• You may also choose to freeze or dry the leaves. But note that leaving them dried for long may have the leaves lose its flavor. Once the leaves are dry, you may sort them out into airtight containers.

 

Growing tarragon in the greenhouse

It’s time that you have a greenhouse on your own. You see these in movies and television, but did you know it is now affordable to install a greenhouse right within your backyard? With Krostrade, you will have a provider for these greenhouses. Soon, the store will open with even more products in its catalog and catering to newer markets worldwide. 

This brand provides the best of equipment for your garden with greenhouses and furniture, and for your outdoor parks and spaces with tents and bike racks. What’s great about the company is that it also offers hardware and green energy supplies. 

Building your greenhouses also takes into consideration sustainability. How eco-friendly are your gardens? This provider of resources also offers solar panels at very affordable prices. See the collection of tents, greenhouses, and canopies for both household and commercial use.

Knowing these details telling about tarragon magical properties to use it for health, for the kitchen, and for your daily lives, it will be a great opportunity to have these in your garden. Cultivating these in your new greenhouses will even take your wellness to several possibilities.

Leave a Reply

Your email address will not be published. Required fields are marked *

How To Prevent Root Rot In Hydroponics: 3 Useful Tips

If you’re a newbie gardener who’s looking to find ways to hone your skills, you’d want to learn how to prevent root rot in hydroponics even before this problem affects your plants.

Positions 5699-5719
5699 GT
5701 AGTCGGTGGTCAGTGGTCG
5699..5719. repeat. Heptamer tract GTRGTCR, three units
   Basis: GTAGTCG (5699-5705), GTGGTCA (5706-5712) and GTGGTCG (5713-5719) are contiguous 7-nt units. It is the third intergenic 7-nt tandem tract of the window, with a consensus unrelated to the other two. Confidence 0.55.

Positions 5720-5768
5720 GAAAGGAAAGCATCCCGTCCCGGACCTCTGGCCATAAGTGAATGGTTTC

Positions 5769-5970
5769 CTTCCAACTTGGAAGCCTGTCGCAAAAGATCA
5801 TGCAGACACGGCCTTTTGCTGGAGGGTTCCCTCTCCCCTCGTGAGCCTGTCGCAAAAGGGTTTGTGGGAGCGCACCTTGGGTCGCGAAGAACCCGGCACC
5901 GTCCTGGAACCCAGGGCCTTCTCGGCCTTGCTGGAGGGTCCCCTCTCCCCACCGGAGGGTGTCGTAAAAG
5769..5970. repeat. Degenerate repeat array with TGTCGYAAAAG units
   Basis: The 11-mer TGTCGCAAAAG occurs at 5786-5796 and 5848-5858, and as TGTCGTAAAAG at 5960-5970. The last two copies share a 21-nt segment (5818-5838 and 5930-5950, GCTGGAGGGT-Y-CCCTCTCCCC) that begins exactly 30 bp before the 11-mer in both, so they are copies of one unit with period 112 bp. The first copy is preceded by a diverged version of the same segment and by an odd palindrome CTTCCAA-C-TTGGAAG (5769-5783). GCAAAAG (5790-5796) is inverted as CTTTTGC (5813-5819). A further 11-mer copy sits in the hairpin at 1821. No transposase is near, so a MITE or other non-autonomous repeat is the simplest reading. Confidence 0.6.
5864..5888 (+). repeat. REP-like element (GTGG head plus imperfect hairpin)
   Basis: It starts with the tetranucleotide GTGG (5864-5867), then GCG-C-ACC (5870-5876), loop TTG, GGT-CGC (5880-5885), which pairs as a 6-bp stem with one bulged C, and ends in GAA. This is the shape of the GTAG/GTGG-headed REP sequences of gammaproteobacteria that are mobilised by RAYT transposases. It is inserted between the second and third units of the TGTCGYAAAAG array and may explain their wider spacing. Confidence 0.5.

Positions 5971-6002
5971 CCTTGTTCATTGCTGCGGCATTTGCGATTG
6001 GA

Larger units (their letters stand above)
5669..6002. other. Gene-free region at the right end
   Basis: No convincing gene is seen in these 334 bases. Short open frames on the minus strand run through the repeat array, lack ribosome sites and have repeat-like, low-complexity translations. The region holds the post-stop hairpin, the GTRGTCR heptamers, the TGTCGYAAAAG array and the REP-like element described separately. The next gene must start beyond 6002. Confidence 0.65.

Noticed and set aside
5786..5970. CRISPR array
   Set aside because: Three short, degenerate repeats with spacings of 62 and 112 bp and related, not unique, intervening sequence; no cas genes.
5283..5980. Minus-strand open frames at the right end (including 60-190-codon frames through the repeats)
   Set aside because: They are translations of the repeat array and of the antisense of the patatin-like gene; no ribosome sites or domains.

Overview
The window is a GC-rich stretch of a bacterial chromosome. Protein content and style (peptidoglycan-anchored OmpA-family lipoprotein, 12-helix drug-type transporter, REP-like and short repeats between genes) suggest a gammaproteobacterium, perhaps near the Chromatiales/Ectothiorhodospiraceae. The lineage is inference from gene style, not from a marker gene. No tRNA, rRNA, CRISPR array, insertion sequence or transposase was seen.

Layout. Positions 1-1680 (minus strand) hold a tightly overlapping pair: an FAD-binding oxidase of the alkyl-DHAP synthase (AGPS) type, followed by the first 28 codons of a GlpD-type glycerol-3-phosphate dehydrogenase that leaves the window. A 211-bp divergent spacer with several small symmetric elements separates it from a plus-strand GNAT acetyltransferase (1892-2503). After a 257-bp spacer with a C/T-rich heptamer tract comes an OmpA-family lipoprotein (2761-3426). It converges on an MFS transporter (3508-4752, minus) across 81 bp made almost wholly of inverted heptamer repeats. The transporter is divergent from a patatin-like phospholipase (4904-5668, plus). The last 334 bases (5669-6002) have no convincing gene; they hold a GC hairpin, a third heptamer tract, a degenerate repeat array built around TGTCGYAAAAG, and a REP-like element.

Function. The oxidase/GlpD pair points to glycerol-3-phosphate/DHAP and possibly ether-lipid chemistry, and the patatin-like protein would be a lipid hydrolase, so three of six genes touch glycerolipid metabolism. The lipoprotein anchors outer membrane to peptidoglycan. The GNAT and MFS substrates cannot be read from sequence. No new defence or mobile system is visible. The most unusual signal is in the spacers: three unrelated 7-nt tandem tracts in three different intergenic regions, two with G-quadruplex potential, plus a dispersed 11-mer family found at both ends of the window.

Hydroponics can be advantageous to crops in more ways than one. However, it also comes with risks of diseases, such as root rot, which can be destructive or even lethal to your plants.

Unfortunately, there are no effective methods to recover the wilted parts that were affected by the root rot once it hits your plants. The only thing you can do if you do not want this catastrophe to befall your crops is to prevent it before it happens. Read on to learn more about this subject.

 

What is Root Rot?

Root rot is a disease that attacks the plant roots and causes them to suffer decay. This usually happens when a lack of oxygen supply occurs in the substrate.

To give you an idea, think about plant roots that are submerged in water that only has a little oxygen in it. Over time, the plant suffocates and dies.

Aside from rot and decay, this disease also leads to the proliferation of fungi that are naturally present in the soil. These include Rhizoctonia, Alternaria, Pythium, Botrytis, Fusarium, or Phytophthora. As soon as fungi colonies start to grow, they tend to target the weakened roots and infect your precious plant babies.

Once the plant becomes infected, they won’t be able to take in what they need to grow – water, oxygen, and other nutrients. When this happens, it won’t be long before the plant dies.

 

What is Hydroponics?

In case you’re not aware, the term hydroponic is derived from a Latin word that means “working water”. To put it simply, hydroponics is an art that involves growing various types of plants without soil. If you’re like most people, the first thing that comes to mind when somebody talks about hydroponics would be a picture of plants with roots suspended into the water without using any type of growing medium.